Apr. 12 from 10 a.m.-noon along Constitution Avenue from 7th to 17th Streets NW. FREE! Grandstand seating is $20.
Sakura Matsuri Japanese Street Festival
The Sakura Matsuri Japanese Street Festival stretches for six blocks through downtown D.C. on Pennsylvania Avenue from 9th to 14th Streets NW. Enjoy the family-friendly atmosphere of the largest Japanese cultural festival in the United States, featuring food, arts and culture, merchandise, and live traditional and J-Pop performances on four stages, including martial arts demonstrations. Sponsored by the Japan-America Society of Washington, D.C.
Apr. 12 from 10:30 a.m.-6 p.m. at 12th Street and Pennsylvania Avenue NW. Admission is $10 in advance online or at the gate. There are four enterances: 13th and E Streets NW, 13th Street and the Ronald Reagan Building, 12th Street and Constitution Avenue NW, and 10th Street and Constitution Avenue NW.
Explore the Universe Family Day
Explore the Universe at the Smithsonian Air and Space Museums annual event. Understand how other cultures see the sky. Learn how telescopes work and make your own observations through them. And enjoy hands-on activities, story times and other family-friendly activities.
Apr. 12 from 10 a.m.-3 p.m at the Smithsonian National Air and Space Museum, Sixth Street and Independence Avenue SW. Admission is FREE!
Cherry Blossom Family Celebration
Celebrate D.C.’s famous cherry blossoms at the Smithsonian American Art Museum’s Cherry Blossom Family Celebraton. Craft activities include tissue paper blossoms, drawing your own cherry blossom tree, coloring sheets, folded Japanese screen painting and origami. Learn how to “invite” birds into a garden with SI Gardens and make an origami passenger pigeon. Get your face painted and then watch a kimono dressing demonstration on stage. Enjoy performances of traditional Japanese music, dance and taiko drumming, and explore how Japanese art and culture have influenced American artists for decades with a scavenger hunt in the galleries.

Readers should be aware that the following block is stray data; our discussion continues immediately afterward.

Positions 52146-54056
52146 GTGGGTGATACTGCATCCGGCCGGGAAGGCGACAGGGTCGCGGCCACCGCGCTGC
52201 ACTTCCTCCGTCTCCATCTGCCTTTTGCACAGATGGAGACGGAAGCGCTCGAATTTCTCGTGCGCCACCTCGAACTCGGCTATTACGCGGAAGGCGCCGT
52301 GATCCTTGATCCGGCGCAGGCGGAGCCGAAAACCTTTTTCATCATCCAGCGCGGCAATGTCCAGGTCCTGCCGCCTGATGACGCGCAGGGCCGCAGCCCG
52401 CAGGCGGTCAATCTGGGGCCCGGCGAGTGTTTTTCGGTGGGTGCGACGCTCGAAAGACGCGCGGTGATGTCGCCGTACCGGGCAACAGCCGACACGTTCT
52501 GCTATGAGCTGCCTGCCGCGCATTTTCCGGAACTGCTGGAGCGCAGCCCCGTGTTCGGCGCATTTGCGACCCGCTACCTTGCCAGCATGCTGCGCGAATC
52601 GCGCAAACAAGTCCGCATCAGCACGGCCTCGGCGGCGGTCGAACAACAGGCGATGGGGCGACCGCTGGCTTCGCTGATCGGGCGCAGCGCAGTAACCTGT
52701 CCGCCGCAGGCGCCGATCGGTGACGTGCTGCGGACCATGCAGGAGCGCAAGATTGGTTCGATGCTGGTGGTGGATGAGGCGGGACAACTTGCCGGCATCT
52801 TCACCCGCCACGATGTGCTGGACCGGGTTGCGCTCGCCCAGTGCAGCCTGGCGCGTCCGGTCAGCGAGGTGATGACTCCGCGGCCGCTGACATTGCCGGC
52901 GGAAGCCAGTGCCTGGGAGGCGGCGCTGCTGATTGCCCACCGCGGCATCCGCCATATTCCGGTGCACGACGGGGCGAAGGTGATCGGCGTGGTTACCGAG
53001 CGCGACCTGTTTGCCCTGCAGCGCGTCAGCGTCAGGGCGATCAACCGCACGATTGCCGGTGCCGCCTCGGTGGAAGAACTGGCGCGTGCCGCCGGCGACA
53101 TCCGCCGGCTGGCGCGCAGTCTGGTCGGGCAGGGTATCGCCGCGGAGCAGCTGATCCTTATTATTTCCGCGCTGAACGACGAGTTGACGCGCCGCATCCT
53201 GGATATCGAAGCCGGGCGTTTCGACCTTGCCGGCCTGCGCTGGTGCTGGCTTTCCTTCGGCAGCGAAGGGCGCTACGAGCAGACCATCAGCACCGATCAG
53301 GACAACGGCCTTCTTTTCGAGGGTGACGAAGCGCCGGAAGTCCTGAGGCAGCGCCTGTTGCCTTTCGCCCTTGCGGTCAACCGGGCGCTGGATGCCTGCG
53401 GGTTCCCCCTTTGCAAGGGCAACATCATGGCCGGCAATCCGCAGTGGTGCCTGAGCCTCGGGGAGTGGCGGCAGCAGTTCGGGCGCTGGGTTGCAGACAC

Apr. 12 from 11:30 a.m.-3 p.m. at the Smithsonian American Art Museum’s Kogod Courtyard, Eighth and G Streets NW, Chinatown. Admission is FREE!
Adrift in Tokyo screening
Director Satoshi Miki and actress Eri Fuse present Adrift in Tokyo, a brilliant ode to the city’s street life and eccentric denizens. The comedy stars Jo Odagiri as Fumiya, a slacker (in his eighth year of college) who receives an unorthodox proposition from a debt collector named Fukuhara (Tomokasu Miura): If Fumiya accompanies Fukuhara on a walk across Tokyo, his debts will be cleared. But Fukuhara’s proposal has a dark side: Their journey’s end will be the police station, where he will turn himself in for the murder of his wife. But is he telling the truth? What these two oddballs discover as they meander, talk and bicker makes for a charming, surprising and hilarious comedy, as well as a rarely captured street-level portrait of Tokyo by a filmmaker clearly in love with his city. Adrift in Tokyo is considered Miki’s masterpiece. (Japanese with English subtitles) Prior to the screening, Miki, whose vision of Tokyo in this picaresque comedy is similar in sensibility to Kobayashi Kiyochika’s depictions of the city made nearly 150 years ago. Miki joins Jim Ulak, curator of Kiyochika: Master of the Night, to discuss the intriguing links between these two artists’ perceptions of Tokyo.
Apr. 13 with discussion at noon followed by the screening at 2 p.m. at the Smithsonian’s Freer Gallery Meyer Gallery, Jefferson Drive at 12th Street SW. Admission is FREE!
Editor-in-Chief Mark Heckathorn is a journalist, movie buff and foodie. He oversees DC on Heels editorial operations as well as strategic planning and staff development. Reach him with story ideas or suggestions at dcoheditor (at) gmail (dot) com.